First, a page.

Leonardo's mysterious lady: it took more than 300 years to unravel the mystery behind da Vinci's painting lady with an ermine.
For years, art lovers and historians wondered about the mysterious origins of the painting. Who was the woman? Why was she holding such an unusual creature? Scholars, artists, and poets visited the painting at its home in the Czartoryski Museum in Poland. All tried to unlock the story behind Lady with an Ermine.
Parade Floats and Paintings
During the 1800s, scholars slowly began to gather hints about the portrait. They started by studying the life of Leonardo da Vinci, searching for clues to the identity of the woman.
Like many artists during the 1400s and 1500s, da Vinci worked for mighty princes and dukes. In his middle age, he was employed by the Duke of Milan. Leonardo performed all kinds of jobs for the duke. He designed military equipment to protect the city of Milan, and he did repairs on the family castle. He also designed memorial sculptures, stage sets, and parade floats. He even built a hot tub for the duke's family. And he created works of art--paintings to fill the walls of the castle.
Many people journeyed to the castle just to see the masterpieces of the duke's greatest painter, Leonardo da Vinci. When they left, visitors wrote letters and notes describing the works of art they had seen. A court poet named Bernardo Bellincioni wrote a poem in praise of da Vinci's portrait of a woman named Cecilia Gallerani.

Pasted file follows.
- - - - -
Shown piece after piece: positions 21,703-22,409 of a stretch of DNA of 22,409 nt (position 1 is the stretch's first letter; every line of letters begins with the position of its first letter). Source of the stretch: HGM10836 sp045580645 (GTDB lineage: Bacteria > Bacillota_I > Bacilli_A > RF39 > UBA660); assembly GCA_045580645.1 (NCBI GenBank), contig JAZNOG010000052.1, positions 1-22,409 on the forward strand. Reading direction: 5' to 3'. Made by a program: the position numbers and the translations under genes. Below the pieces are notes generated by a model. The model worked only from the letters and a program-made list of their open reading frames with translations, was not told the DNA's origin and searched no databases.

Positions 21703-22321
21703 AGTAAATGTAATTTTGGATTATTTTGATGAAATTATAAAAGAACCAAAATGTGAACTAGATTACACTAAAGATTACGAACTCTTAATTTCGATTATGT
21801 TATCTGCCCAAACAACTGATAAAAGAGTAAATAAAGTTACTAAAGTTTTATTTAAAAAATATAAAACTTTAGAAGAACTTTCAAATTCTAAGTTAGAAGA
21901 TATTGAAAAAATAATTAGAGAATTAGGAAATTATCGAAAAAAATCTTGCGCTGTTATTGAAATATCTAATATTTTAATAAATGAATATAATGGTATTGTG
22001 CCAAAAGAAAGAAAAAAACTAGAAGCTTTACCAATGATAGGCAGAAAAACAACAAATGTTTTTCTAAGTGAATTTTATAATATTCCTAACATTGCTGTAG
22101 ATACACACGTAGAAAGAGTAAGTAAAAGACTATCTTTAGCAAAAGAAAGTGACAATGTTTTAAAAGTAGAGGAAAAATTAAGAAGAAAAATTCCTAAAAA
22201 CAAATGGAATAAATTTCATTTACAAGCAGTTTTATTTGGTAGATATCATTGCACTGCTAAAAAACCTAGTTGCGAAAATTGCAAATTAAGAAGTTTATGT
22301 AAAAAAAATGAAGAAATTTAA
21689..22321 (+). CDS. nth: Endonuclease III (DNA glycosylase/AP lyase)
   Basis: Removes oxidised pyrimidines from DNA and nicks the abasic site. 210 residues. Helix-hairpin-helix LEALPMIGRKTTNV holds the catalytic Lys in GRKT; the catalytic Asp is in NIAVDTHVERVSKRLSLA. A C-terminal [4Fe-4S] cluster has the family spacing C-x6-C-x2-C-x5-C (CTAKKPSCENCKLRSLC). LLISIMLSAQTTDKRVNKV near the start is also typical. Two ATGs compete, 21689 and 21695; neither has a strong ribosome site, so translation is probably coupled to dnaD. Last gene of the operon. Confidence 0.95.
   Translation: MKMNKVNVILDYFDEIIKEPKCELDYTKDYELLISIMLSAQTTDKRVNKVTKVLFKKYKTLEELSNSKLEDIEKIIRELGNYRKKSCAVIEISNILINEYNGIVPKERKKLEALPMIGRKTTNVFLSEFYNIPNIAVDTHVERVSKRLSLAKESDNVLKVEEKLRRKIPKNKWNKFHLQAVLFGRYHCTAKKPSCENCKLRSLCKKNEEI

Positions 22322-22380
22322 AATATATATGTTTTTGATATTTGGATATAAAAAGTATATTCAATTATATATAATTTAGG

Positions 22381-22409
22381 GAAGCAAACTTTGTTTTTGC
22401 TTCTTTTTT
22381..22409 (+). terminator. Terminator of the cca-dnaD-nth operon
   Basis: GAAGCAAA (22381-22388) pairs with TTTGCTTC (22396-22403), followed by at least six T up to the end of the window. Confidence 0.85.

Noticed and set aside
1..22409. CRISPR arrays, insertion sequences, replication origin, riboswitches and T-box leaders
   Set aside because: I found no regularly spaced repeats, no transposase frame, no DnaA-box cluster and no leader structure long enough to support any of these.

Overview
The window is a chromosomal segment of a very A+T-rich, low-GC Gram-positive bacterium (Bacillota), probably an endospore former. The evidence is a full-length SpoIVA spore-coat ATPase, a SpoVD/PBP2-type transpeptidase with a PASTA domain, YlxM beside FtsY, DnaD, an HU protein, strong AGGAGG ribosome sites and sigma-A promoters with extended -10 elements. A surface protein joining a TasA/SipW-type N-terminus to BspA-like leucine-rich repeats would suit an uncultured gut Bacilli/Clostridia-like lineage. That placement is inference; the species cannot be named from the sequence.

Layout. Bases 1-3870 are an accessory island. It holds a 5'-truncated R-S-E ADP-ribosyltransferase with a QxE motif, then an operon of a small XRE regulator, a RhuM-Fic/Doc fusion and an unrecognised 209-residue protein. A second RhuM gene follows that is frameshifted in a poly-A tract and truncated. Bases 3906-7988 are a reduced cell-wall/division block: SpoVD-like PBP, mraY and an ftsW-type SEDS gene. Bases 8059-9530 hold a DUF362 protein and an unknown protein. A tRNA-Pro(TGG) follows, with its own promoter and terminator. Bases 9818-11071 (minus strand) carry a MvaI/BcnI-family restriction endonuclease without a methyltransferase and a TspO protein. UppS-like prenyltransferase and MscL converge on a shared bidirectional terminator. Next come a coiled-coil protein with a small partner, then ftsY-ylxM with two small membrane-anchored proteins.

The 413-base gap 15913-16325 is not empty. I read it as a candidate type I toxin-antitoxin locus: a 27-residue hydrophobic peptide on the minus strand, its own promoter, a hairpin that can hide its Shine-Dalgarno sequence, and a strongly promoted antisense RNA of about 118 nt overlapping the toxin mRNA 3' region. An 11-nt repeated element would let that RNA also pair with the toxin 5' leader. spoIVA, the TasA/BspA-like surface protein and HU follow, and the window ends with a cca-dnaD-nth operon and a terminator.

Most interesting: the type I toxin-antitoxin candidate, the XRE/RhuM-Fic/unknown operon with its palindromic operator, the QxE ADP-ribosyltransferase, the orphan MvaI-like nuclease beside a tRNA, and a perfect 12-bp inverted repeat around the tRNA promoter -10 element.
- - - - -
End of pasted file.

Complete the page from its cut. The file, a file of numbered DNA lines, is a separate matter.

It is Vinci, who has painted one of your stars!
Cecilia, today so very beautiful, is the one
Beside whose beautiful eyes the sun appears as a dark shadow.
When scholars read that poem, they began to wonder if Bellincioni was describing Lady with an Ermine. Could that lady be Cecilia Gallerani?
The White Ermine
Cecilia Gallerani was born in Milan in 1473. She was a woman of great talents and education. She spent her childhood learning Latin and memorizing poetry. Around the age of 16, she came to stay at the court of the Duke of Milan, Ludovico Sforza. She lived at the castle for many years. The duke soon fell in love with her. Since Sforza was the same duke who had hired Leonardo da Vinci, perhaps he had asked da Vinci to paint a portrait of Cecilia.
Although da Vinci never named the subjects of his portraits, he filled them with tiny hints about their identities. When art historians looked closer, the portrait seemed to contain several clues that the lady holding the ermine was indeed Cecilia Gallerani.
One of those clues was the ermine itself, an animal that da Vinci had often studied and drawn in his notebooks.
The ermine was an animal that was considered an elegant and highly prized pet. The Duke of Milan's nickname was the "white ermine." The duke also belonged to a group of knights called the Order of the Ermine. Even Cecilia's last name was a clue. It contains the Greek word for ermine.
Scholars believed these were enough clues to determine that the woman in da Vinci's painting was indeed Cecilia Gallerani. They also speculated that this may be why the ermine in her arms looks so attentive and humanlike. Perhaps this was da Vinci's way of placing the duke in the painting, silently peering from the arms of the woman he loved.
For the next three months, Lady with an Ermine will be shown at the National Gallery in London. It will then return to Poland.
See sketches by Leonardo da Vinci on HighlightsKids.com.